A time to demonstrate this to children is when they bring home good tests results. One should only compliment them if they confirm that they indeed put in effort. If they admit that it did not require much effort on their part, praise should be withheld. The reverse is true too, if a child put in tremendous effort, parents should praise him even if his grades were poor. Children must always sense that their esteem in their parent’s eyes is dependent on the level of effort they invested not on the results.
11. These are the words of the Steipler Z”L in his work Chayei Olam (perek 12) based on Pesachim (50a) and Sefer Chasidim (siman 11,064).
12. This is a great source of chizuk to a less talented child who is convinced he will never succeed in life.
13. See Orchos Yosher (p. 90) where Rav Chaim Kanievsky Shlita says that it is a known fact in the yeshivos that in the long run it is not the students that were blessed with kishron (high IQ) who are successful, but rather the masmidim (those who learn with great effort and diligence). See also Meiri (Mishlei 13:11) on this very point. This is true in many other areas of endeavor too.
14. As Chazal say (Kidushin 54a) “Lo nitna torah lmaalchei hashares’”. Excellence might be a desirable goal, but perfection is not.
15. Only Hashem is perfect in every which way.
16. Not only is it an unachievable goal, perfectionism can become a hindrance too, because people who are obsessed with perfection will at times actually refrain from important positive activity out of the fear that their performance might not be perfect.
17. The Rambam Z”L writes “It is impossible for a being of flesh and blood not to make a mistake”.
18. Moshe Rabeinu, Dovid Hamelech, and many others.
19. The ingrained pride of people makes it very hard to admit a mistake. People will come up with all types of creative rationalizations just to avoid admitting any error. A person must actively train himself to openly admit error. There are untold lifetime benefits in the realms of both bein adom l’chavireo and bein adom l’makom that come from such training.
20. Children who are not trained early on to accept when things do not go their way will have great difficulty in overcoming life’s various challenges in the years ahead. Chovos Halevovos (Shaar Habechina) says that it is for this reason children are sick more often than adults, as Hashem wants to strengthen their aptitude to deal with adversity and the vicissitudes of adult life.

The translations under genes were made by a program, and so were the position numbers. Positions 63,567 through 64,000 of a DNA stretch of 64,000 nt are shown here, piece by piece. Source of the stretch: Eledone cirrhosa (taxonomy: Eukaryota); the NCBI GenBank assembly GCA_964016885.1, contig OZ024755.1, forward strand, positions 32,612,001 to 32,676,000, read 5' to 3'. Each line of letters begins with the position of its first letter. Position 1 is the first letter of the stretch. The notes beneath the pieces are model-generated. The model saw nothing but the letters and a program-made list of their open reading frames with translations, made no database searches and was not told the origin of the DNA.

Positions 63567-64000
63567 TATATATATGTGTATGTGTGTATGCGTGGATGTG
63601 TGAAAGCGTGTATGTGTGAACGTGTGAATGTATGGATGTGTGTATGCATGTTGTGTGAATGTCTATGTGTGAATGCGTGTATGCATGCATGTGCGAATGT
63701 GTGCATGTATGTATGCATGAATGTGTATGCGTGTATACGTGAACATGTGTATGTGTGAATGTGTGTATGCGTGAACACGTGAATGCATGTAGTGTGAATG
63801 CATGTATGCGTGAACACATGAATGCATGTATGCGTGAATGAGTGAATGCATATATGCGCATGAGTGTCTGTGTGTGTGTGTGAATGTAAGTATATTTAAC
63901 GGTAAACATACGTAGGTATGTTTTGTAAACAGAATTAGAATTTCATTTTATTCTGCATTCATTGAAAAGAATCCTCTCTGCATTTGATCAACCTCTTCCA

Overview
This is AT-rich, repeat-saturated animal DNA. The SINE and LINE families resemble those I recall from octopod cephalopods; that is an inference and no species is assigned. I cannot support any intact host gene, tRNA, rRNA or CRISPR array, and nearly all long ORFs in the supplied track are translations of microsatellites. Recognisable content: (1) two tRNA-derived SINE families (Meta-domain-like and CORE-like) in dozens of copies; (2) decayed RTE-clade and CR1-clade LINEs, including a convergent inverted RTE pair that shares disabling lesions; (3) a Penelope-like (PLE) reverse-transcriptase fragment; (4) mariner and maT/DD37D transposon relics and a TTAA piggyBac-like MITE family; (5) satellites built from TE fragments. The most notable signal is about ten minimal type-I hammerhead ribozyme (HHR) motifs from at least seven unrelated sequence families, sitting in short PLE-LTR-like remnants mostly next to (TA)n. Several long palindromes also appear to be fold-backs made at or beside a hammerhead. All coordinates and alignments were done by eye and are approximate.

21. Accepting this is actually an exercise in emunah, for it drives home to a person the point that we don’t control everything, allowing the person to let go and be led by Hashem. It is a fascinating fact that often people with the greatest disabilities are the happiest and most content. The reason for this is that these people don’t need to be reminded that they are not in control, they are aware of it every minute of their lives. Someone who relinquishes control of their destiny to Hashem will automatically be a happy and satisfied person, see Chazon Ish Z”L (Maaseh Ish vol. 6 p. 93).
22. A deep knowledge of this will prevent much future disappointment and will impact a person to devote the bulk of his attention and energy around activities that will bring him olam habah where perfection does exist; see Mesilas Yesharim (Perek 1).
23. The realm of pure free will by which Hashem judges us, is to be found in how a person relates and reacts to events in his mind and thought process, because the events themselves are orchestrated by Hashem; see Chovos Halevovos (Shaar Habitachon perek 4, chelek 4, and Shaar Avodas Elokim, perek 8), see also Lev Avigdor (p. 174) at length on this important topic.
24. We are therefore responsible for our reactions to circumstances even though we bear no responsibility for the circumstances themselves.
25. As Chazal say (Avos, perek 4) “Who is happy? He that is satisfied with his lot”. See Rashi (Chayei Sarah 23:1) who asserts that every moment of Sarah Imeinu’s life was great, and we know her entire life was fraught with trials and tribulations. (There is a popular saying that Rav Pam Z”L would often quote: “The city of happiness is in the state of mind”.)
26. On the contrary, he who has more desires even more (as Chazal say: “yesh lo manah rotseh masayim”), therefore a wealthy person’s lack is greater than someone who doesn’t have much to begin with. Numerous studies have shown that the very wealthy are by far not the happiest demographic in society.